A number of online gaming operators have convened to establish the Quebec Online Gaming Coalition (QOGC), an organisation focused on developing a new regulatory framework for the industry.
Working with the Quebec Government and local stakeholders, the QOGC is seeking “to address growing concerns about consumer safety, responsible gaming, advertising, and substantially increasing government revenues based on a new licensing regime for qualified private operators”.
The new regulation model is also believed to have been inspired from a similar legislation introduced in Ontario last year.
The eight founding members of the Quebec Online Gaming Coalition are:
- Apricot Investments
- Games Global
The QOGC was assembled in response to a recent survey conducted by Leger Marketing, which found that 66% of respondents are in favour of regulating private online gaming operators by establishing a licensing and tax system.
Another salient statistic to emerge from the findings was 71% of Quebec residents believe that their government cannot block private online gaming operators.
Furthermore, 75% agreed that the tax revenues generated by a regulatory framework for private online gaming sites should help fund social responsibility programs such as addiction prevention, with 64% agreeing that these additional revenues should help fund various government priorities.
There have been previous attempts to implement a new regulatory framework based on a licensing model aimed at private operators, notably in a 2014 report – the Online Gambling Task Force – chaired by Dr. Louise Nadeau.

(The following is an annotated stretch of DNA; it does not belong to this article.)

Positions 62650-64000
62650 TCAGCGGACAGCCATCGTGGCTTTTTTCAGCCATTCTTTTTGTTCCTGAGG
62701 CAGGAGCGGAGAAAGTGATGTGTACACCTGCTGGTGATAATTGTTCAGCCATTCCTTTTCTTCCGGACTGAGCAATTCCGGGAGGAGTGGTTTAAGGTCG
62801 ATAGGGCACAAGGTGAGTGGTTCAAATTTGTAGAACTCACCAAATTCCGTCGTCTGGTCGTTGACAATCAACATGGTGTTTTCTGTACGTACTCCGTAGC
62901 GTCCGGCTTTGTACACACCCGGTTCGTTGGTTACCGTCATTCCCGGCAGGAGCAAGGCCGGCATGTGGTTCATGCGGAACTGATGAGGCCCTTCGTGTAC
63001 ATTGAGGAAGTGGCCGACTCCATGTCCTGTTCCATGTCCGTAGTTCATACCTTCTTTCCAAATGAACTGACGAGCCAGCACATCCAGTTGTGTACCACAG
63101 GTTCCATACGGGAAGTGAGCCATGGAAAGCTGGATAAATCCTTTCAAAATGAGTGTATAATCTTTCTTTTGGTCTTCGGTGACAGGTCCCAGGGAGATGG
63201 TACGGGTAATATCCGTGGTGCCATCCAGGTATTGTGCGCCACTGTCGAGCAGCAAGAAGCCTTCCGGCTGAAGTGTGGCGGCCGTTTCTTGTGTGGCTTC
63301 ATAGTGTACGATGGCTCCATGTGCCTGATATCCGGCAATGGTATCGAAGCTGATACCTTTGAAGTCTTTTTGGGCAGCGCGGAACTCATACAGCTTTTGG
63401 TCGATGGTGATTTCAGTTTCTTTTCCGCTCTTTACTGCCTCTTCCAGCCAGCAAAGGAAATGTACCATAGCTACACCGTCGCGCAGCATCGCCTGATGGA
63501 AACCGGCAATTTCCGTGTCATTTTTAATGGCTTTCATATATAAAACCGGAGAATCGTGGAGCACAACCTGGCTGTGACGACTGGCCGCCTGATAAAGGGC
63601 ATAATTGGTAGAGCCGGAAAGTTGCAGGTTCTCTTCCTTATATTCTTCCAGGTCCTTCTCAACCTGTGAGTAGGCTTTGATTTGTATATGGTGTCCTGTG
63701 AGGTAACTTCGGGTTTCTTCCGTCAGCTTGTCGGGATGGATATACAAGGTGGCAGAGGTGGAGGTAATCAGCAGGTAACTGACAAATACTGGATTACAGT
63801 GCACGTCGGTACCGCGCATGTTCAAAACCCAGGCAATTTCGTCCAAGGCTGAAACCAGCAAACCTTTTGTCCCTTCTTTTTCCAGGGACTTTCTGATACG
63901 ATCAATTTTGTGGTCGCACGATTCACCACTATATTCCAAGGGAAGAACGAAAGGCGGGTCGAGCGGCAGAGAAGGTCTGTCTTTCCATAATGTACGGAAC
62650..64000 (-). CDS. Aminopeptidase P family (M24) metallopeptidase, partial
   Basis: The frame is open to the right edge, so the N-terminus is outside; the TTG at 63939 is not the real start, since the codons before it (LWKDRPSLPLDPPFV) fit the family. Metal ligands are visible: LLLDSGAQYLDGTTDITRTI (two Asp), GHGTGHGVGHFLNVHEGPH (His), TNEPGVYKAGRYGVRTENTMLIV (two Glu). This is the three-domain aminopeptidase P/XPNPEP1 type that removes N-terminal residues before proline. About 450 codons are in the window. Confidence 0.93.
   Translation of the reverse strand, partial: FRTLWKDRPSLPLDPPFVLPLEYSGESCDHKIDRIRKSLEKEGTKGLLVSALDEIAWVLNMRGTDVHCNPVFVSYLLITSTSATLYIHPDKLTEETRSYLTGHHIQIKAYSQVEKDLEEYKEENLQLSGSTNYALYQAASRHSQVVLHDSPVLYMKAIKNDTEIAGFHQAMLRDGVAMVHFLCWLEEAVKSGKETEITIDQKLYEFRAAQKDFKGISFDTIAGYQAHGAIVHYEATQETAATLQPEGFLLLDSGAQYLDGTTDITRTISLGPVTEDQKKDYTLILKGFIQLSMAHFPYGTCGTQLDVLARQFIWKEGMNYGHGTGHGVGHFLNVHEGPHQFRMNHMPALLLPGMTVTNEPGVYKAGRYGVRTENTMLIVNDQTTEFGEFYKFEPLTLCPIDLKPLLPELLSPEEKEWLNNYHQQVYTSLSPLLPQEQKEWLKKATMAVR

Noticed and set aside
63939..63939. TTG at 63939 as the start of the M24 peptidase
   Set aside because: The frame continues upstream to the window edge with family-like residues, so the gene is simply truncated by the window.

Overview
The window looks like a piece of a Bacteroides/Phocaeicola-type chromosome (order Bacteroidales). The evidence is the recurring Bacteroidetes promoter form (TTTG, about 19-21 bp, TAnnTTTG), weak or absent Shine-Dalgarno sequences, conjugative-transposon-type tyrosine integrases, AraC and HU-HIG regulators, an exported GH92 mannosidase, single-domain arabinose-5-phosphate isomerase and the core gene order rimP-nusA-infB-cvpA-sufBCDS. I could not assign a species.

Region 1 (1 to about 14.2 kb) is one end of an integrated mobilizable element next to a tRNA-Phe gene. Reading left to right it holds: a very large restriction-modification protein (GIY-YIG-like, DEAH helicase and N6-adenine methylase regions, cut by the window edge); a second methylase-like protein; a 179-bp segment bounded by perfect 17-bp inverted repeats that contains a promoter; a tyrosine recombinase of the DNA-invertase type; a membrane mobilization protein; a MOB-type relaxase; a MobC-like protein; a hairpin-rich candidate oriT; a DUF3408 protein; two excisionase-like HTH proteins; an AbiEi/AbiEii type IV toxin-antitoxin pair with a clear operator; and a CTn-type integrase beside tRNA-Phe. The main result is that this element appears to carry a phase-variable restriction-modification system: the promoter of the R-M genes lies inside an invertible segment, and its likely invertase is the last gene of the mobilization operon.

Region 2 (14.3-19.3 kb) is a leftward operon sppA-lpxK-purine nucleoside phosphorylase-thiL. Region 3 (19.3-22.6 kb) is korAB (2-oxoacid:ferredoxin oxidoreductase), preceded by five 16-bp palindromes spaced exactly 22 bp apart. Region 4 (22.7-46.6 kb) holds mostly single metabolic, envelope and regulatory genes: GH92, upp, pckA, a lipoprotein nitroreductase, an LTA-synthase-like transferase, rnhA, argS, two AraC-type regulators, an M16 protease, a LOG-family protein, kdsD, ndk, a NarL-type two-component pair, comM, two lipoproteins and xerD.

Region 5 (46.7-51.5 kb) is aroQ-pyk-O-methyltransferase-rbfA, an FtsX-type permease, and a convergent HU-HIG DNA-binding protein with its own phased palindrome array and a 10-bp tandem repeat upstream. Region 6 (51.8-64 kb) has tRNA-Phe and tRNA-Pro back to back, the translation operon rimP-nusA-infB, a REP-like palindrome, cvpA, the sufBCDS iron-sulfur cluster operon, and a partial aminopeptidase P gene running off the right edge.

However, the report and its recommendations were shelved by the previous government.
Subsequently, the province of Ontario has grown to become an influential figure within Canada, launching a newly regulated market in April 2022 following a collaborative effort between iGaming Ontario (iGO) and the Alcohol and Gaming Commission of Ontario (AGCO).
Their model requires private online gaming operators to obtain a license before operating in Ontario, in order to access the market.
The two entities appear to have struck gold so far, with an Ipsos survey revealing a significant increase in the number of people gambling on regulated sites – rather than unregulated sites – at the start of the year.
It was further highlighted last month that Ontario had taken an estimated $35.6bn in total wagers and approximately $1.4bn in total gaming revenue (excluding OLG) – more than $380m of which came from private gaming operators – in its first year.
These numbers have helped propel the province into the top five gaming jurisdictions in North America.
With Ontario seemingly leading the way in Canada, the province of Quebec is looking to bridge the gap and strike its own success in the market.
Calling for an independent regulatory body in Quebec, the coalition stated: “As part of its mission, Coalition members will be promoting the benefits for the Government of Québec to create an independent regulatory body that will establish standardized controls on responsible gaming to protect vulnerable and underage players.
“To that end, Coalition members are also committed to contribute to the Fonds de recherche du Québec – Société et Culture to continue to study gaming behaviours and the ways in which the Coalition can protect and provide a safe and responsible gaming experience for Quebecers.
“The Coalition believes that the introduction of regulation would allow the Québec government to earn revenues over and above those already offered by the current system, and that these new funds should be reinvested in key sectors of the Québec economy.”